If you’re thinking about filing for personal bankruptcy (either chapter 7 or 11), then the most dangerous adversary you face at this time isn’t an army of aggressive creditors: it’s a horde of devastating myths!
Indeed, there is arguably more misinformation floating around online and offline about bankruptcy than there is reliable information. That’s the bad news. The good news is that you can arm yourself with facts so that you can make informed decisions that are best for your current and long-term financial interests.
To that end, let us debunk the most enduring — and potentially catastrophic — myths about filing bankruptcy:
Myth: Filing for bankruptcy is an admission of financial irresponsibility or incompetence.
Fact: Across the U.S., more than 1.5 million individuals file for bankruptcy protection each year. The vast majority of these people aren’t thrill-seeking spendthrifts. They’re regular, ordinary people who fell into a debt hole that became a debt trap. For some, it happened slowly over time. For others, they were financially sideswiped by unexpected medical bills, home repairs, job loss, divorce, and the list goes on.
The message here is simple: if you decide to file for bankruptcy, then be assured that it’s nothing to be embarrassed about or ashamed of. Unsustainable debt happens. Filing for bankruptcy is a legal process designed to help people get out of debt and start fresh. It’s a protection, not a punishment.
Myth: Filing for bankruptcy will destroy your ability to get a loan in the future.
Fact: Yes, it’s true that filing for bankruptcy will damage your credit score (the actual number depends on where your credit score is right now — the higher your current score, the larger the drop).
However, it’s not true that filing for bankruptcy will permanently destroy your ability to get a loan in the future. Within months of filing for bankruptcy you can start rebuilding your credit score by applying for secured credit cards, and paying all of your other bills on time and in full. Within a year you’ll be eligible for a car loan or personal loan (you could actually get a car/personal loan sooner, but the rates will be sky high), and in a couple of years you’ll qualify for a competitive-rate mortgage.
Ironically, many people who file for bankruptcy end up surpassing their old credit score ceiling, because in their new post-bankruptcy life they are in control of their saving and spending, and are far more aware of the dangers of only paying the minimum amount on credit cards, buying “too much car” or “too much house,” and so on. They’re like people who, after getting a serious health scare, end up taking their health and wellness to unprecedented levels. They go from couch potato to marathon runner.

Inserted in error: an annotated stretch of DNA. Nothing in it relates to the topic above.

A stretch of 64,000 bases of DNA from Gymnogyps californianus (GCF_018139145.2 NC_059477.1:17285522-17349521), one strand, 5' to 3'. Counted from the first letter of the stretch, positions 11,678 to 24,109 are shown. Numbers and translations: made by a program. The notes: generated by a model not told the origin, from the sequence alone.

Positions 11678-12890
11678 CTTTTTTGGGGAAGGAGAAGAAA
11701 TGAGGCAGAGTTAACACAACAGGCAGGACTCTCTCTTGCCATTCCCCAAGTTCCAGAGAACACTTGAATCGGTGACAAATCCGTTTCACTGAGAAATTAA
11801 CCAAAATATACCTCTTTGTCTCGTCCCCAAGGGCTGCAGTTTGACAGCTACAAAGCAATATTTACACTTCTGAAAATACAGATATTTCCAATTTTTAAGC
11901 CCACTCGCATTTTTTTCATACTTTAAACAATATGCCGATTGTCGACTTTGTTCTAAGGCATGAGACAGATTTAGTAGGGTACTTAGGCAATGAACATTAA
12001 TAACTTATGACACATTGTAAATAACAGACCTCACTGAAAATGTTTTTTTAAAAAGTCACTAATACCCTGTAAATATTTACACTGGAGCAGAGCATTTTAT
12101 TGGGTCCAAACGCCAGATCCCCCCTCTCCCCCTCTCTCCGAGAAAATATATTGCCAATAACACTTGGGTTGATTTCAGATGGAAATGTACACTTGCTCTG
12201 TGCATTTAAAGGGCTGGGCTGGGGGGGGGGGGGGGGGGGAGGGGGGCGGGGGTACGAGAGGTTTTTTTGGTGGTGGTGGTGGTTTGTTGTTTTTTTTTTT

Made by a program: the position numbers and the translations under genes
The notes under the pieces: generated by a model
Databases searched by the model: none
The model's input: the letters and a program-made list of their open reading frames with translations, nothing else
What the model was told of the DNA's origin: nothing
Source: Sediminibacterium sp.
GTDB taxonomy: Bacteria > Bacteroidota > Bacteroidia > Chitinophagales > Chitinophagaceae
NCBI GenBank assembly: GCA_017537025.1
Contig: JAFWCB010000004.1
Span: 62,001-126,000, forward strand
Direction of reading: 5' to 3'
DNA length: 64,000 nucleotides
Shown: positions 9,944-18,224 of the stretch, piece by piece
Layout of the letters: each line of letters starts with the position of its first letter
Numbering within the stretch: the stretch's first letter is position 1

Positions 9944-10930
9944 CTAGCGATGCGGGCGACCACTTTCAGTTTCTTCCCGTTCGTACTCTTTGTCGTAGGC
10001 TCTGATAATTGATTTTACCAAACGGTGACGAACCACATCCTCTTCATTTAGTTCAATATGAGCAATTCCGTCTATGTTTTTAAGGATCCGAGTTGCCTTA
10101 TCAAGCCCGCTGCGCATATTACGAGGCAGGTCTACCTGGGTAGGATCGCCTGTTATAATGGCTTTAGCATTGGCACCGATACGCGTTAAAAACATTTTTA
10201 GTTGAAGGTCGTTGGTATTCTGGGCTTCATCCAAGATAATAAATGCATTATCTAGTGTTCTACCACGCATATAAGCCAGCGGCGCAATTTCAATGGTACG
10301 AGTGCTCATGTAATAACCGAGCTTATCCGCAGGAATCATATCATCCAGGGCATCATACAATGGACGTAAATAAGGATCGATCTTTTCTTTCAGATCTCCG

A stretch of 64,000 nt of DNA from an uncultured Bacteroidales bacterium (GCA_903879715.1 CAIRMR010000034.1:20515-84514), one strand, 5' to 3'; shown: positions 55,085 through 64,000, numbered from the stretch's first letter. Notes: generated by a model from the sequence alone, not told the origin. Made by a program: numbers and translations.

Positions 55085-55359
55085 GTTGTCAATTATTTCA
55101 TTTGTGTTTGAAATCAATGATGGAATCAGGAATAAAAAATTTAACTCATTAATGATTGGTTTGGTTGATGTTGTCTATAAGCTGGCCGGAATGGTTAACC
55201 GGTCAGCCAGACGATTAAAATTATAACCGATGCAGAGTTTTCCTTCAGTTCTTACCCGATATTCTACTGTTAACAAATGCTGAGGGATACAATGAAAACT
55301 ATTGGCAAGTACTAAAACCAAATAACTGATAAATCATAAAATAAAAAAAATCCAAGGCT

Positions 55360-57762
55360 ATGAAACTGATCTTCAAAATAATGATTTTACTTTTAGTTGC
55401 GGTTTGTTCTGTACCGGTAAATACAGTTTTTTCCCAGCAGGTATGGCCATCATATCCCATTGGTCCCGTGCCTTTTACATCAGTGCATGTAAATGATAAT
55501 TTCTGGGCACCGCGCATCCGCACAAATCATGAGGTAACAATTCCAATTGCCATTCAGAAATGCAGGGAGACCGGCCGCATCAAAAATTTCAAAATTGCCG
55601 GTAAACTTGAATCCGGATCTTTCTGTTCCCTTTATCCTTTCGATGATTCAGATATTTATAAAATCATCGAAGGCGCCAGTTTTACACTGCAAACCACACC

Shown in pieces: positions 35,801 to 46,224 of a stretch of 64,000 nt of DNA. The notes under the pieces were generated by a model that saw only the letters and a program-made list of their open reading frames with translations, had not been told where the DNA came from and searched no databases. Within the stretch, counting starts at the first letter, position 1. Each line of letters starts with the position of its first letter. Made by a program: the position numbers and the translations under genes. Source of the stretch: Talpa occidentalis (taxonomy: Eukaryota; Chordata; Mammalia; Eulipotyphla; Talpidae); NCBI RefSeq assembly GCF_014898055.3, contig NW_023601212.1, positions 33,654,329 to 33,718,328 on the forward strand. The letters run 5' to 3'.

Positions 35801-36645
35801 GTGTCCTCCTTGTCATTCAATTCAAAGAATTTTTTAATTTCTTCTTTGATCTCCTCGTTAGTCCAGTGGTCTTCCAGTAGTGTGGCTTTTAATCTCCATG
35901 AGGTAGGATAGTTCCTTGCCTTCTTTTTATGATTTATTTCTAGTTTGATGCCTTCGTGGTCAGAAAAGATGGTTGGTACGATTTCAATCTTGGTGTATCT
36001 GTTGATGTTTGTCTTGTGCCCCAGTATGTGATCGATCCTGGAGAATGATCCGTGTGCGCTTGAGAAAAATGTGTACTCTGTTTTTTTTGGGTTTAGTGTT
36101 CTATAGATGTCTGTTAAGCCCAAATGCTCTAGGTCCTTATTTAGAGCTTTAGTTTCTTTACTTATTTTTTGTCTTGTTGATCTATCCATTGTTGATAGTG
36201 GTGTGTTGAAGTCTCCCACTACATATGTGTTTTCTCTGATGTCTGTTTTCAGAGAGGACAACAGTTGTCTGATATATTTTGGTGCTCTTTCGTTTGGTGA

Myth: To save money, you should represent yourself in bankruptcy court.
Fact: If you have a legal background — and this doesn’t mean a few law classes in college or a neighbor who was once a paralegal — then you might be fine representing yourself in bankruptcy court.
However, if you’re like most people — i.e. you couldn’t write a book on how to correctly and safely file for bankruptcy — then do yourself an immense favor and consult a bankruptcy lawyer. You’ll not only avoid potentially costly mistakes, but you’ll save a great deal of time and stress. Why stress? Because once you file for bankruptcy, you want to ensure that everyone else around the table — from the court-appointed trustee, to all of the creditors who want a piece of the settlement pie, and even to the judge who is a human being and can make errors — behave in a legally compliant and appropriate way. A bankruptcy attorney ensures this happens.
The Bottom Line
Arming yourself with bankruptcy facts — and debunking myths — will help you make an informed decision on whether moving ahead in this direction is in your best financial interest.
If so, will it be a walk in the park? No. But it won’t be a trek through a minefield, either. With the right information, guidance and support, you’ll make it through this phase and into your new, better financial life ahead.